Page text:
2012 class tight before reaching campus

ANN ARBOR, Mich. -- Even within the last few years, the recruiting landscape has changed dramatically with advancements in the Internet and social media. Obviously the main topics have been about college coaches contacting recruits, fans selling their alma mater, or even bashing recruits for not choosing their school.

However, there is another topic discussed sparingly about recruiting and social media: How mediums such as Twitter and Facebook have helped create closer bonds between recruits committed to the same school who in some cases have never even met.

Before social media, the only interaction a prospect in California had with a future teammate in Ohio was over the phone. Now recruits can see pictures, type 140 characters and send out a message, or even video call through Skype or ooVoo.

"It's made it a lot easier to communicate with other commits," Michigan commit Erik Magnuson (Carslbad, Calif./La Costa Canyon) said. "I think it's kept us closer, because it's an easy way for us to all stay in touch."

One could even argue that social media might play a role in keeping prospects committed to their respective schools. Building a close-knit recruiting class filled with guys who know each other well can create a positive environment where commits already feel as though they are a part of the team.

Michigan, for example, had all but three of the current commitments secured by the middle of August. That leaves a good amount of time for other programs to recruit those prospects, eyes to wander, and doubt to creep into a prospect's mind.

Michigan has lost three prospects in this class so far, but arguably only one of them was because of wandering eyes: Tight end Pharaoh Brown (Lyndhurst, Ohio/Brush) took a visit to Oregon, and the Wolverines stopped recruiting him.

With a class of 23 prospects, those are pretty good odds, and that's not to say that social media is the reason the Wolverines have held onto their prospects. Certainly tradition, the coaching staff, the winning season, and everything else is first. But social media has played a role in keeping the commitments feeling like they are already teammates.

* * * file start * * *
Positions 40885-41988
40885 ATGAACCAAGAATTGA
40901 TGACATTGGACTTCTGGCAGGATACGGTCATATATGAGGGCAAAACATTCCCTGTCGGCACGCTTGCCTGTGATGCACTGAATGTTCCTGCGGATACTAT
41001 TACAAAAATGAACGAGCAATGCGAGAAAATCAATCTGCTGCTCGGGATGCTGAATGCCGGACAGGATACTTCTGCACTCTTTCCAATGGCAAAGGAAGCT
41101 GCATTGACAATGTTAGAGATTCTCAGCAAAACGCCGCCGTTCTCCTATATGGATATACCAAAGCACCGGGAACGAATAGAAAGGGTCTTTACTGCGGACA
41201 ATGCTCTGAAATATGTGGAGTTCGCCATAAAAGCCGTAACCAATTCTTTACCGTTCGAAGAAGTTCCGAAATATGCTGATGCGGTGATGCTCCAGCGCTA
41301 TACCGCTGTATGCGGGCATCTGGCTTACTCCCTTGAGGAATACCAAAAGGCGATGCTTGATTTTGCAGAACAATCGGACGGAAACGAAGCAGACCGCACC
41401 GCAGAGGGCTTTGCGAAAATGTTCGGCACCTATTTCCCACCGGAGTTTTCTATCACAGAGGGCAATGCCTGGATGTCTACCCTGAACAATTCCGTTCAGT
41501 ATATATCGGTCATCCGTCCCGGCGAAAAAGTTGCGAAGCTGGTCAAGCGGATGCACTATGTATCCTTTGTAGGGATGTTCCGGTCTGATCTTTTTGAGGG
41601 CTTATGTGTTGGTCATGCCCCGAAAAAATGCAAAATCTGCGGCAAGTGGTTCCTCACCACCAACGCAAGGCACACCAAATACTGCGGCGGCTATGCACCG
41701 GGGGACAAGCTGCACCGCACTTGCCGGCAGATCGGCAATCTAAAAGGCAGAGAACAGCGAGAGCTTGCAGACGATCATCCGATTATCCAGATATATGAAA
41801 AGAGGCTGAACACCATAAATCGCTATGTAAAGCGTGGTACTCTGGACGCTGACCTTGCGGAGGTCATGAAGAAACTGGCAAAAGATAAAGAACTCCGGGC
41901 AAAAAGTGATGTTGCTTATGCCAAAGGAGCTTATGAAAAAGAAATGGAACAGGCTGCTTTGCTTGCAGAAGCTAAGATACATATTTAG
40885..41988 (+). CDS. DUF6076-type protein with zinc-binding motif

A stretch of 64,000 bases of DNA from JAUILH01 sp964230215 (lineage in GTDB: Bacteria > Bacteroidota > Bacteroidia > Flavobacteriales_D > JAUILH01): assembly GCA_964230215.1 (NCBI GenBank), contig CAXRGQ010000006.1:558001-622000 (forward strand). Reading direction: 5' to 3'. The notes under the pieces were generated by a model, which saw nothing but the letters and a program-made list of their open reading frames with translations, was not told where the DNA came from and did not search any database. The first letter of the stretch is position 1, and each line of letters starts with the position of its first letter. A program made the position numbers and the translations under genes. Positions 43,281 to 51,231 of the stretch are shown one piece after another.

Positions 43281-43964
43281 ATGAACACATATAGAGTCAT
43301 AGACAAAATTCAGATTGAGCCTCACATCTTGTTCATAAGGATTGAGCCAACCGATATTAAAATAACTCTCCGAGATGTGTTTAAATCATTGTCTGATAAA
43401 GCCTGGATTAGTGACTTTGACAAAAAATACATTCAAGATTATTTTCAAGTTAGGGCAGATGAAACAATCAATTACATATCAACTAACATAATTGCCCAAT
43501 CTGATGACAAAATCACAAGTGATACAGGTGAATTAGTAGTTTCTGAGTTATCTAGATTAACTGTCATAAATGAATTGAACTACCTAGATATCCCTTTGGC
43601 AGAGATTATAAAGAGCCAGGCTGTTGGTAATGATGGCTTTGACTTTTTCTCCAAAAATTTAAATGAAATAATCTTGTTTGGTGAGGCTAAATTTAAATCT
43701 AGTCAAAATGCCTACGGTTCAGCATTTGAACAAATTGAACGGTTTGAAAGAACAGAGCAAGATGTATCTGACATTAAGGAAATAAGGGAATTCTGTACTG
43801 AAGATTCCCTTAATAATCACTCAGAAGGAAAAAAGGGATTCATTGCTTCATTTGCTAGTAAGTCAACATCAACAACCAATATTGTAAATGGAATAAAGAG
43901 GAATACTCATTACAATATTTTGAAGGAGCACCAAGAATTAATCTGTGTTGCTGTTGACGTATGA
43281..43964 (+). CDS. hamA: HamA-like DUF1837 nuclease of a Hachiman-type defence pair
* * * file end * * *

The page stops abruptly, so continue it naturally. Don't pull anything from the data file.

"It's good because it gives us a good chance to talk to more people, and actually get to know them other than just talking on the phone," Wolverines commit Kyle Kalis (Lakewood, Ohio/St. Edward) said.

A few of the Michigan commitments even were discussing potential roommate options on Twitter.

Social media also has been used as a recruiting tool by the Michigan commits.

2013 quarterback Shane Morris (Warren, Mich./De La Salle) probably has been the most active recruiter through Twitter and Facebook. Magnuson was public about recruiting his friend, offensive lineman Joshua Garnett (Puyallup, Wash./Puyallup), as well.

"It makes it easier and quicker to recruit other guys," Morris said.

Even if prospects haven't met or live across the country they are still able to communicate and talk about their list of suitors.

The way prospects are able to communicate has opened up a whole new type of recruiting process. The commitments and targets can find out immediately how visits went, send short quick recruiting pitches, or get to know their future roommate's tastes.

It seems as though this incoming class for Michigan is a tight-knit group, and they haven't even set foot on campus yet. While a lot of that has to do with the type of people the Michigan coaches have recruited, it also has to do with their constant interaction through social media. That head-start in building chemistry could even help them when it comes time to hit the playing field.

Tom VanHaaren has covered Michigan recruiting since 2008. He can be reached at TomVHESPN@gmail.com or on Twitter @TomVH.